Additionally, there’s another thing to keep in mind. I’ve been a lot in debates, and whenever someone sees that I’m linking a YT-video, they see red flags. I can’t relate to that at all, because I never care about the presentation, but only what it contains. I.e., the manner in which the information is being presented is irrelevant to me, because I only care about the quality of the content. And I firmly assert that any rational being should reason likewise.

    Like

  29. Sabio> thanks for the kind words!

    I appreciate your response Hjorton and as you correctly infer linking to a load of YT videos is a red flag, so I may not have been particularly charitable in my previous reply. More often than not, when people begin linking to a load of YT videos they are just providing largely pre-packaged responses and not particularly interested in engaging with any responses. You don’t seem to be following this route so, as I said, feel free to link if you think its necessary, but preferably with the url breaks.

    I used the term anti-science in my previous reply with a little hesitation but intentionally. 9-11 truthers and climate change denialists are anti-science, they claim to respect the scientific method but in fact they abuse it, primarily by admitting evidence based on their ideological biases. NDE advocates often veer close to this, in my experience, but to be clear, I am not suggesting that researching NDEs is inherently anti-science. Although, I do think some of the arguments of NDE advocates follow anti-science narratives.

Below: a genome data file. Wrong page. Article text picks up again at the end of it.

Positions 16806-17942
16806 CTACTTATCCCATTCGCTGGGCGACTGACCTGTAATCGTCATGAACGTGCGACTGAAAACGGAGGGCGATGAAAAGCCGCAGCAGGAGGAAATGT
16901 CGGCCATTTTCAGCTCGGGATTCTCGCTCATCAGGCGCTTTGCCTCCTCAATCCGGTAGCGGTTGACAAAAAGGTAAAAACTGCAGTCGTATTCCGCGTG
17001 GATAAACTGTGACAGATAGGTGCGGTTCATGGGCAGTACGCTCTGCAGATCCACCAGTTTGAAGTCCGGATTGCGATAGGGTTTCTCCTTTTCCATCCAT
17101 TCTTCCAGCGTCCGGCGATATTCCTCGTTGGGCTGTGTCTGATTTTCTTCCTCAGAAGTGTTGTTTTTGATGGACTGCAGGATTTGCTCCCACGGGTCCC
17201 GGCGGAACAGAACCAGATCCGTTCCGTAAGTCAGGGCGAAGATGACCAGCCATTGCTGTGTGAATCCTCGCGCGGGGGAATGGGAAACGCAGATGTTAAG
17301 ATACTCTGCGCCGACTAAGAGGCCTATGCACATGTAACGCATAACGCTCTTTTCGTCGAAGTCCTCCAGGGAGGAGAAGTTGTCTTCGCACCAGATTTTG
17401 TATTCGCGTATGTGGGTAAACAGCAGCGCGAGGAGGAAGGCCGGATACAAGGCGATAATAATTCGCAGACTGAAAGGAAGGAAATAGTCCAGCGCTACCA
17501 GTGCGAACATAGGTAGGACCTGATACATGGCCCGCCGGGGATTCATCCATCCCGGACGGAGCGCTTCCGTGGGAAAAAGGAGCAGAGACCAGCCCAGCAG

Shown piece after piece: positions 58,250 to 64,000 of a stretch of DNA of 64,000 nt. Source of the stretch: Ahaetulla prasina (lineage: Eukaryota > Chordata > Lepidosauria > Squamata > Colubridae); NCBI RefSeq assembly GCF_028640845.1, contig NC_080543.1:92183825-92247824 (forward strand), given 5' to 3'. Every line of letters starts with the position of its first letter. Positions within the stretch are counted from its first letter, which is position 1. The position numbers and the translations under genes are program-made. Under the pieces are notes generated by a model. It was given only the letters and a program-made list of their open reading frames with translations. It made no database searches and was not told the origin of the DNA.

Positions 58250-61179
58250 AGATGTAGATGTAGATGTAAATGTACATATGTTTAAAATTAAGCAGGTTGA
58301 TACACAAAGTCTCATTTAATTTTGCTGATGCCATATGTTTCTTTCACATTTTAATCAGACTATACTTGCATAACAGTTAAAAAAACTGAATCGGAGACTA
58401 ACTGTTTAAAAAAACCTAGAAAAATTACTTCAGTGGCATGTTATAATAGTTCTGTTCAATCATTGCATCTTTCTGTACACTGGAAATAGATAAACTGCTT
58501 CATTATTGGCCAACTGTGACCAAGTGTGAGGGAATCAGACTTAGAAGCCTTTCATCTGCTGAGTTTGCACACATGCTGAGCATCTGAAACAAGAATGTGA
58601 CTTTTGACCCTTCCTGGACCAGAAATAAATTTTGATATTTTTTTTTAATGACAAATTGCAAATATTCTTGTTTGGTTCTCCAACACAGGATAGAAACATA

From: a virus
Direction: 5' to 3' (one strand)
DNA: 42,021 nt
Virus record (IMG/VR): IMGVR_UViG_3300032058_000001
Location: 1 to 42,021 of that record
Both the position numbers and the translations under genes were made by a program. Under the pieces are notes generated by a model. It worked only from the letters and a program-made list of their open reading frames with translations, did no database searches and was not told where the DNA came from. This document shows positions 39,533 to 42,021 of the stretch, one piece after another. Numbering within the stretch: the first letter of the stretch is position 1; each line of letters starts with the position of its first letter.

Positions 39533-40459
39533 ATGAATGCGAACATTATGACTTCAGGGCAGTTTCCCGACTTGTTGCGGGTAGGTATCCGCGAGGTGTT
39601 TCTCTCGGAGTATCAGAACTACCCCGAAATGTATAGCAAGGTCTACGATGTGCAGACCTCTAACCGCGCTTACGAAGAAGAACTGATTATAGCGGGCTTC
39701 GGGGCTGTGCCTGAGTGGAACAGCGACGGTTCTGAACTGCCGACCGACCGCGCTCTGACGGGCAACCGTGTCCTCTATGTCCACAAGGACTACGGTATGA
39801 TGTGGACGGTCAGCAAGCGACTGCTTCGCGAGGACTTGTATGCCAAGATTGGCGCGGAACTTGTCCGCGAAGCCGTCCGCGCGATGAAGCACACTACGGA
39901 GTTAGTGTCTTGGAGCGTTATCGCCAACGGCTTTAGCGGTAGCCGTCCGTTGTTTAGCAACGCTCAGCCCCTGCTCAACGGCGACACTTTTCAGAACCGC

Your argument that NDE memories are not vulnerable to the influences that effect every other kind of memory is a clear demonstration of special pleading and has no empirical support. The Van Pommel study you link to provides no compelling evidence of enhanced recall aside from individual’s self-perception of accuracy and, indeed, no indication that the factors which can generate false memories were controlled for, or considered relevant. Similarly, your claim that the vast majority of NDEs (and presumably OBEs) are “demonstrably not false [memories]” is also an entirely subjective judgment based on your assessment that the anecdotal reports of these experiences and interviews conducted by advocates are compelling, but such cases, as with the Van Pommel study, inevitably tend to ignore or dismiss other potential confounding sources. All the objective attempts to prove that patients can observe the room, as claimed in many OBEs, have failed and thus, we are left with the subjective accounts which are, regardless of your claims, inevitably susceptible to the biases that all subjective reporting and assessment is.